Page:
• @Tom A interesting discussion would be what the best way to create documentation is.

        Oh, it’s coming :). I’ll even be sure to link back to this comment to make sure others know you guys are interested and that we’ve been discussing for it a while.

    • Thanks Adam – love hearing these points especially from someone who’s in a similar situation.

      Although I’m not looking to introduce a marketplace, per se (assuming a marketplace is defined where you guys are going to sell your own and others), I am looking to begin a place to sell and manage my own work.

      To your points:

      1. High Quality and Tested Code

      This is something that I wish people spent more time doing. My own team does an extensive amount of this, we’ve released some of our own test data, we undergo several cycles, and we’ve even done some user testing, but we still miss things.

      I can only imagine what it’d be like if we simply released stuff with doing very little.

      2. Documentation

      This is an area that I plan on discussing more in the future because I think it there are different personas (users and developers) and different learning styles (auditory, visual, reading) all of which factor into learning how to use a tool.

      3. Fast Customer Support

      Yes! This is something that cannot be underestimated. I don’t understand why so many companies fail to see this.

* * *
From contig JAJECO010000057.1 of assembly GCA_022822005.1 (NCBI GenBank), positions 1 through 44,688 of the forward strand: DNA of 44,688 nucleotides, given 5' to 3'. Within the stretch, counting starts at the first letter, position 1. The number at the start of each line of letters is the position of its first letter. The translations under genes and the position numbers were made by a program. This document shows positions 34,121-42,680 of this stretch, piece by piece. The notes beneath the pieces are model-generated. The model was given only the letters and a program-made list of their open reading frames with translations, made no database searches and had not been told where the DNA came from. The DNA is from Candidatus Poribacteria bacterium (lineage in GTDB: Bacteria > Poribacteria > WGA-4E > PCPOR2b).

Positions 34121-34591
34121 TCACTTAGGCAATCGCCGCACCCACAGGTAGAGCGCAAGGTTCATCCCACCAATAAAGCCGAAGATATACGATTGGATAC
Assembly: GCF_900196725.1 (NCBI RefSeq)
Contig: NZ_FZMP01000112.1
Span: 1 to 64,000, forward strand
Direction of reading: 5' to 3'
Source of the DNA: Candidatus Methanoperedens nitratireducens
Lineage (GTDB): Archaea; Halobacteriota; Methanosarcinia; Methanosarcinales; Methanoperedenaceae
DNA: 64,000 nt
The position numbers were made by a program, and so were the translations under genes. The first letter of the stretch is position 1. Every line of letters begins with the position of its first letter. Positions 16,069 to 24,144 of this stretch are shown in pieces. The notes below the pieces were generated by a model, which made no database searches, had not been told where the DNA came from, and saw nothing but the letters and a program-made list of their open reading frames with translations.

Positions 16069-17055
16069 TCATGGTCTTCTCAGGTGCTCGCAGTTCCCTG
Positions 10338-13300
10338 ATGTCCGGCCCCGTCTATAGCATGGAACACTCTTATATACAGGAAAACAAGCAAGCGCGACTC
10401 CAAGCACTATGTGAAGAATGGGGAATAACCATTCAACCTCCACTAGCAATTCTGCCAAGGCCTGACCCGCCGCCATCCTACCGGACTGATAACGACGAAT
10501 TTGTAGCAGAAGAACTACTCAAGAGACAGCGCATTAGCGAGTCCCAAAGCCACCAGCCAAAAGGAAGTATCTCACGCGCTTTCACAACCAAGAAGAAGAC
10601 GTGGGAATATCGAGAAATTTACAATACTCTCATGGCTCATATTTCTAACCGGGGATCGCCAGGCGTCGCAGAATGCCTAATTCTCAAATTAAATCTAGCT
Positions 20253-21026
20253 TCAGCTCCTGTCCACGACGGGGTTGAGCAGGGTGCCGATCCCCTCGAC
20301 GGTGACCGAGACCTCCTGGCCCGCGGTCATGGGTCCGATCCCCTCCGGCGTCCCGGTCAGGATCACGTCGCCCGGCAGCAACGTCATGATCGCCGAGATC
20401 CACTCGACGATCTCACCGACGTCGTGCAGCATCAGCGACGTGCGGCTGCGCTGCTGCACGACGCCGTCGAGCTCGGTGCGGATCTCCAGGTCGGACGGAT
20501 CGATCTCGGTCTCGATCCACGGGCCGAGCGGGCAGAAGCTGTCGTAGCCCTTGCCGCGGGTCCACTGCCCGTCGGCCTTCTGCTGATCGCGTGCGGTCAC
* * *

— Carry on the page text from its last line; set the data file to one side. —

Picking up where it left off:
The way I see it:

      A company provides a service to users
      The users pay the company for their product
      The company survives based on its user base
      The company should treat the user as a first class citizen

      For whatever reason, we’ve got this backwards.

  2. If the fragmentation of WordPress is this big, I can’t imagine what it’s like for premium themes and plugins. For a basic website, upgrading WordPress takes less than five minutes (assuming you already have a good backup). On the other hand, upgrading premium themes and plugins is a hassle. At a minimum, you have to do the following:

    – Keep track of versions
    – Research changes
    – Download new release
    – Test new release
    – Ensure any customizations or child themes aren’t affected
    – Upload the upgrade to your server

    Because of all of this, I’m assuming that the vast majority of the premium theme and plugin buyers never upgrade their products until something breaks.

    The bottom-line is that we’re a bit spoiled by the ease of centralized WordPress updates; it makes manual updates seem like a big hassle.

    • Good theme and plugin authors build in the auto-update feature;)

    • You’re not wrong, but perhaps I can provide a slightly different perspective.

      My team and I work on Standard and have for about three years.

      We generally try to make sure that we’re compatible with the most recent versions – that is, say the last two or three versions and the most current version – but are clear that that’s all.

      We have to set our customer’s expectations because we can’t leave legacy code rotting in our codebase. We also want users to have the most recent version of WordPress so they (and we :)) can take advantage of new features.

      To that end, we’re also very clear in our upgrade instructions, FAQ’s, blog posts, comments, etc., about what our stance on this.

      The bottom-line is that we’re a bit spoiled by the ease of centralized WordPress updates; it makes manual updates seem like a big hassle.

      This is true – and implementing it into your own plugin or theme is not an easy task. We’ve tried a couple of different strategies, but have yet to settle on one that we really like.

      As such, we’re overly communicative in our forums, Twitter, and blog about releases.